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Firefighters responded to a report of a small plane down near the Grout Bay picnic area in Fawnskin about 10:45 a.m. today.
San Bernardino County firefighters from Station 96 in Fawnskin arrived on scene minutes later, where they located a small, single-engine aircraft that had crashed in the dry lake bed (known as Grout Bay) near the picnic area.
Firefighters were able to reach the pilot quickly, however the adult male pilot and sole occupant had already succumbed to his injuries. The pilot had taken off from the Big Bear Airport. It is unknown where the pilot was headed.
The cause of the crash is being investigated by the San Bernardino County Sheriff’s Office, the National Transportation Bureau and the Federal Aviation Administration. The San Bernardino County Sheriff/Coroner’s Office will release the name of the deceased once proper notification has been made.
The Halloween season makes you think about spooks and goblins and, at the San Bernardino County Museum, Ghost Dinosaurs! Families are invited to Ghost Dinosaur Day on Saturday, Oct. 25, for all sorts of fossil treats—and maybe a trick or two. All activities are included with paid museum admission.
Curator of Paleontology Eric Scott will give two spooky dinosaur talks about “Ghost Dinosaurs”, one for kids at 10:30 a.m. and the other, “Ghost Dinosaurs: Haunted by Lost Monsters,” for all ages at 2 p.m. The education division will offer eerie cart conversations in the Hall of Geological Wonders, where the special exhibit “Fossils Underfoot” is now showing. Don’t be scared: learn the difference between dinosaur “ghosts” and the real thing. Get ready for Halloween by making dinosaur masks to take home. Are you already all set for Halloween? Then wear your costume, join in a costume parade, and win a prize!
Activities are scheduled from 10 a.m. to 4 p.m. with costume parades at 1, 2, and 3 p.m.
The San Bernardino County Museum is at 2024 Orange Tree Lane, at the California Street exit from Interstate 10 in Redlands. The museum is open Tuesdays through Sundays from 9 a.m. to 5 p.m. General admission is $10 (adult), $8 (military or senior), $7 (student), and $5 (child aged 5 to 12). Children under five and Museum Association members are admitted free. Parking is free. Visit www.sbcounty.gov/museum for more information. The museum is accessible to persons with disabilities.
Monday, Oct. 20 is the deadline for San Bernardino County residents to register to vote in the 2014 Statewide General Election. The Elections Office at 777 E. Rialto Avenue in San Bernardino will be open until midnight on Oct. 20 to accommodate people who want to register in person.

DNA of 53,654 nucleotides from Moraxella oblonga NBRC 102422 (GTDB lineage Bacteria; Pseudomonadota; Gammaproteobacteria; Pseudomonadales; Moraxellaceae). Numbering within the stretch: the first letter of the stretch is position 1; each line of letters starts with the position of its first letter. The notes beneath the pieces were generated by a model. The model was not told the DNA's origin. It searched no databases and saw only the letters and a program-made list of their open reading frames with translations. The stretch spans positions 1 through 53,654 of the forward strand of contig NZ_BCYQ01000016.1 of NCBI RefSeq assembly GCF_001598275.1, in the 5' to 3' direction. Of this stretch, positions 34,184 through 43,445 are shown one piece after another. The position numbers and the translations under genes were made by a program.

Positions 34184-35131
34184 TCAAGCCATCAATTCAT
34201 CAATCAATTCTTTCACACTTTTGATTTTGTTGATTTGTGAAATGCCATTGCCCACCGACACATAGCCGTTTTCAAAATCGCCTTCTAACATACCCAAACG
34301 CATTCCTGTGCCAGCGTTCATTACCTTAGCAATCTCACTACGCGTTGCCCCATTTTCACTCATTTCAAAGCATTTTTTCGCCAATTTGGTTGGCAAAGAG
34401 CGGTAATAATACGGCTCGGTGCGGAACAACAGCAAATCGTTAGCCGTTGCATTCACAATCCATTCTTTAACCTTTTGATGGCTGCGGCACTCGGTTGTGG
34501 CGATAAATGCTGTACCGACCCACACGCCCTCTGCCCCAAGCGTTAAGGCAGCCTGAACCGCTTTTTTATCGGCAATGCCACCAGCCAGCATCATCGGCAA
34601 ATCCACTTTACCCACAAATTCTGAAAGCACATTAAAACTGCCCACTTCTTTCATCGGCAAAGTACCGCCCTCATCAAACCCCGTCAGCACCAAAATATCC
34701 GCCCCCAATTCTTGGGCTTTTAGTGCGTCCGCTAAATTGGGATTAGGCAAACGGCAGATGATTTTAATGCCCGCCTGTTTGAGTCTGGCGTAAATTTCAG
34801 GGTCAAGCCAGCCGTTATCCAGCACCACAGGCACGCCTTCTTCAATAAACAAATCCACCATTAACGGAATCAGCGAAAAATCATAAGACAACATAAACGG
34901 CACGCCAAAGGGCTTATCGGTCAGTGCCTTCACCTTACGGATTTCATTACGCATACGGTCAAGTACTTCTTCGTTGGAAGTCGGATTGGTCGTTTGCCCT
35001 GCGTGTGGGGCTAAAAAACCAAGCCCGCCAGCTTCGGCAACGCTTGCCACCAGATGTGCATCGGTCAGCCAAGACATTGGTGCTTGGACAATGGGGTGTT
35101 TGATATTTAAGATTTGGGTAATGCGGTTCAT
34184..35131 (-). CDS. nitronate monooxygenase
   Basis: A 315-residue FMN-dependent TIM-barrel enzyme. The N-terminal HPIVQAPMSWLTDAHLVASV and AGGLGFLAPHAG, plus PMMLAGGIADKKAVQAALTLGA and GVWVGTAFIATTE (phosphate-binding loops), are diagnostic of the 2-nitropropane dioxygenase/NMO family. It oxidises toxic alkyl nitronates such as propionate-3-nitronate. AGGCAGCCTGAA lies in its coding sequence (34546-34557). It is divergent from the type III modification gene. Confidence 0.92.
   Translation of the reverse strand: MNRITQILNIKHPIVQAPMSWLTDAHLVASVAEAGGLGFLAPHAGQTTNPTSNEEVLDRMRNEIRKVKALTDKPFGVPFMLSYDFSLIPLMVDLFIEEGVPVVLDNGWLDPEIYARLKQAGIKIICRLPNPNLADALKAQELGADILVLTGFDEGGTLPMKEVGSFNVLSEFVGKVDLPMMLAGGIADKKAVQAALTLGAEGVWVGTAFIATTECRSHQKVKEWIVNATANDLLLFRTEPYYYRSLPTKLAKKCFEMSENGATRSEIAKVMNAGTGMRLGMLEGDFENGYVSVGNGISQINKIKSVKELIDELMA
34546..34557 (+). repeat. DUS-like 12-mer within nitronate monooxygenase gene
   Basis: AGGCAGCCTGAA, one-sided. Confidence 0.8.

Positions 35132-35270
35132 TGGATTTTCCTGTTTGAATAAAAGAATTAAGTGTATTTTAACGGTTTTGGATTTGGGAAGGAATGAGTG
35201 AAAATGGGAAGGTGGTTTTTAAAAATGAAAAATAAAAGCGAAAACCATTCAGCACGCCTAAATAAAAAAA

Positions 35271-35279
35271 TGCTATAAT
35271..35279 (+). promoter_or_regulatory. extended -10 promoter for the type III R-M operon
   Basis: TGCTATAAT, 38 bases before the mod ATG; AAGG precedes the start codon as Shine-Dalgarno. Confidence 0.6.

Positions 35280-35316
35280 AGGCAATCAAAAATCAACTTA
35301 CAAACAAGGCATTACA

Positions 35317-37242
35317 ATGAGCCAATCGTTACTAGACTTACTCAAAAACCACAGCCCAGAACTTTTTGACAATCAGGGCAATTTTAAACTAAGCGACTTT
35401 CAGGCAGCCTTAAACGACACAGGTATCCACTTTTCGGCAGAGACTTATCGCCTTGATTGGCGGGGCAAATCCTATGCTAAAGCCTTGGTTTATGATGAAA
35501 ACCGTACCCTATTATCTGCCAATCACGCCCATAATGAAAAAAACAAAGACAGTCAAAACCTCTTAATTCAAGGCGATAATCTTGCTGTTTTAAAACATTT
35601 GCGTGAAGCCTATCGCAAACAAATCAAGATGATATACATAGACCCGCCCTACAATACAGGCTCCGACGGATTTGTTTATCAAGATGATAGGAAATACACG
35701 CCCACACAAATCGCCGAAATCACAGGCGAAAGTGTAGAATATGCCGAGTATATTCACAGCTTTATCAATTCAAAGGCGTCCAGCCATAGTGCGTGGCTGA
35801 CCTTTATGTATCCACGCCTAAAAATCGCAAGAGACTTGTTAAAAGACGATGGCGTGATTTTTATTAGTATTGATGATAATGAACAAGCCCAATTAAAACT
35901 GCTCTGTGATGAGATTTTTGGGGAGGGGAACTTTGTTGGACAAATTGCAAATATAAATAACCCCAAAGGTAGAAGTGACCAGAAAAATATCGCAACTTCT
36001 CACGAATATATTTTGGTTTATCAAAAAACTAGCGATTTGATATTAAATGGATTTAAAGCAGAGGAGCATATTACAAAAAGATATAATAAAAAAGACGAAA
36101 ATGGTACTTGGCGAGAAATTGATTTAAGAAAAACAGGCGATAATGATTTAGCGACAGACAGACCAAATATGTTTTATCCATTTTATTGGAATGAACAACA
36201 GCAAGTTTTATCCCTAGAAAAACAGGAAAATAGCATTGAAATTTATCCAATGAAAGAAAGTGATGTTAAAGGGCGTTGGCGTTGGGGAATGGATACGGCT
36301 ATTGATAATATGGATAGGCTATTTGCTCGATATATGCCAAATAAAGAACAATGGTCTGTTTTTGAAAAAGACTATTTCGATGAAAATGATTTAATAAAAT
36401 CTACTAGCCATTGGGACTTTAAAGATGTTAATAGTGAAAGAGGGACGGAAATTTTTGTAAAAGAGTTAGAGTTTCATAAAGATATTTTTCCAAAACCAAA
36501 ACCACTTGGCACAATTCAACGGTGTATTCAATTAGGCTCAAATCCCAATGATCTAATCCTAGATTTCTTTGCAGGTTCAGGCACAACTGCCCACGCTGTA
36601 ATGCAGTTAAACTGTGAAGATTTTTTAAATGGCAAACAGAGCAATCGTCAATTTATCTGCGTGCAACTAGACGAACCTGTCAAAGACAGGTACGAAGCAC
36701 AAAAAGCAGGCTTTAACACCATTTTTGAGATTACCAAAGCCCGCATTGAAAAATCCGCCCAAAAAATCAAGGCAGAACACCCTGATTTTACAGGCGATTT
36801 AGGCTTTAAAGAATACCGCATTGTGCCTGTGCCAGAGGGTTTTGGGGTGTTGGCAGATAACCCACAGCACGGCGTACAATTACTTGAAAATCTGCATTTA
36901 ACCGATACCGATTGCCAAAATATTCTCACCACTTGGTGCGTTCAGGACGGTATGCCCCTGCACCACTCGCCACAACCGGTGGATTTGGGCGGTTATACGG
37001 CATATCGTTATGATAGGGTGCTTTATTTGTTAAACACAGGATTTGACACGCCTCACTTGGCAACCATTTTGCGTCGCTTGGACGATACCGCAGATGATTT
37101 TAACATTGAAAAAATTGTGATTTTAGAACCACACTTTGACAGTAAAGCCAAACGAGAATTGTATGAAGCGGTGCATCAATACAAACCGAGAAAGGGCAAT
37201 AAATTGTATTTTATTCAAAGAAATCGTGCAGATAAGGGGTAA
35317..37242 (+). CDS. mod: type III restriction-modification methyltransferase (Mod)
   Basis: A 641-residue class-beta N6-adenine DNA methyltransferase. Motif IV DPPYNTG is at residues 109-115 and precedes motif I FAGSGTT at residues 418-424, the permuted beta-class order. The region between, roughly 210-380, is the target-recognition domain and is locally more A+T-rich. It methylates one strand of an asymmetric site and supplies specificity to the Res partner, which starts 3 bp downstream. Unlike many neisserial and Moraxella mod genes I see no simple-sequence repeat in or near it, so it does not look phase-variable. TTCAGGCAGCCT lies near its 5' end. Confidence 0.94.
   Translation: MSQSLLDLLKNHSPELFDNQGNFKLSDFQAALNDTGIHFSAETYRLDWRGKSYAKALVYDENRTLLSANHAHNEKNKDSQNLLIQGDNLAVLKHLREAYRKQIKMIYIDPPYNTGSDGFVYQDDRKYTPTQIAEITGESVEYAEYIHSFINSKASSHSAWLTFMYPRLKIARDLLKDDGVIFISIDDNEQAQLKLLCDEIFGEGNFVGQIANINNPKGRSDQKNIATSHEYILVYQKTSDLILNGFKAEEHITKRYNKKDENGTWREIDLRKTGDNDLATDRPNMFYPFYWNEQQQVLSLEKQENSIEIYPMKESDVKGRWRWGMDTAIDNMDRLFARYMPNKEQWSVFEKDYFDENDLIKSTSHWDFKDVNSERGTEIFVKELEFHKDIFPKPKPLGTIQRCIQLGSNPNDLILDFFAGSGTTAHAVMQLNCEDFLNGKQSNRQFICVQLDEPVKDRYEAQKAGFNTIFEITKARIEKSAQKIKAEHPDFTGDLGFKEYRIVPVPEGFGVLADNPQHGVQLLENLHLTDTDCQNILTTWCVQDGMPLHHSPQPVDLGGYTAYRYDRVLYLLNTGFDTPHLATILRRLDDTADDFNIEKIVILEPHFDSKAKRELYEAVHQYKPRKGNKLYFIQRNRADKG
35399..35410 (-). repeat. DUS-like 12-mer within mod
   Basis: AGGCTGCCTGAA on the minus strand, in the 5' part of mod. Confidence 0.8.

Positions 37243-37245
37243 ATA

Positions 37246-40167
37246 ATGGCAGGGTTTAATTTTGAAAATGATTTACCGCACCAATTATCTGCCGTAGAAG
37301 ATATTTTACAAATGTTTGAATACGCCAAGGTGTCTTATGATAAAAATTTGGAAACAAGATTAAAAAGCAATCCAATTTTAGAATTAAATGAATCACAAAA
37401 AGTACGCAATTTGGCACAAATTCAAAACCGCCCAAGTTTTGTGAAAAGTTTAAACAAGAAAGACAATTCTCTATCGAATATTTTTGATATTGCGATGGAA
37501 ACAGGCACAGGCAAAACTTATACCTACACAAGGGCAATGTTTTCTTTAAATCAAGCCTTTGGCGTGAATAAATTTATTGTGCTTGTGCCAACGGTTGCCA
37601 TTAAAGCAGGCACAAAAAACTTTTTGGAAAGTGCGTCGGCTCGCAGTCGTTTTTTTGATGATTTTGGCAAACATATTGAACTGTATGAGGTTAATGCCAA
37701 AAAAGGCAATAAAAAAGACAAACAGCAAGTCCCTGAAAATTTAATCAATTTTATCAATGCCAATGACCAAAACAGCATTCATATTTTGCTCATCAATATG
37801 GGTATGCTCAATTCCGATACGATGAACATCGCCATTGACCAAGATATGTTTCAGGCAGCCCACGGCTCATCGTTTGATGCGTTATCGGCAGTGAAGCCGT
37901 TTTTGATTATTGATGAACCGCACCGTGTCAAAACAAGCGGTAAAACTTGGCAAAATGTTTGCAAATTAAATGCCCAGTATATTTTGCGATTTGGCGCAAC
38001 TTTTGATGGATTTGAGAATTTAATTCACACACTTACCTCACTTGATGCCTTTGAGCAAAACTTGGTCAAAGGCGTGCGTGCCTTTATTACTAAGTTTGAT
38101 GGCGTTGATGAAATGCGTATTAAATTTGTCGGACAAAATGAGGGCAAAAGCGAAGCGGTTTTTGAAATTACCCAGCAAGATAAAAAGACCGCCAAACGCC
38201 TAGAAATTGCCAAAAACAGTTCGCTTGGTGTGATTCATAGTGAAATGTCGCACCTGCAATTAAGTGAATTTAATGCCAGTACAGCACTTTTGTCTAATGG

Citizens can go to www.sbcountyelections.com to register online or they can use a new application on the website to verify their registration status. The new application, called My Elections (M.E.) Gateway, provides voters with personalized election information.
In the M.E. Gateway, registered voters can access election information such as their registration status, polling place location, voting districts and other personalized election information.
“We are very excited to offer this new application to San Bernardino County voters,” said Michael Scarpello, Registrar of Voters. “We designed the M.E. Gateway to be easy to use and to provide registered voters with all their election information in one convenient location so that they don’t have to hunt for their information on our regular website.”
Residents can also register to vote on paper registration forms that can be found at locations throughout San Bernardino County such as post offices, city clerks’ offices, and the Department of Motor Vehicles. A full list of locations is available at the Elections Office website.
The Department of Public Health announced plans to commemorate National Lead Poisoning Prevention Week, October 19-25, with a week-long information campaign about childhood lead poisoning. The campaign theme “Kids Learn Better Lead Free,” will educate families and community members about ways to prevent lead poisoning and the importance of testing children for lead, said Sara Hernandez-Singh of the Childhood Lead Poisoning Prevention Program.
Lead poisoning can seriously affect a child’s brain and nervous system. It can cause learning and behavioral problems. A blood lead test is the only way to identify and confirm lead poisoning in children. “The purpose of this campaign is to remind parents that lead poisoning can be detrimental to young children’s health and development. It is important for parents to ask their child’s doctor about lead testing,” stated Dr. Maxwell Ohikhuare, Health Officer of the Department of Public Health.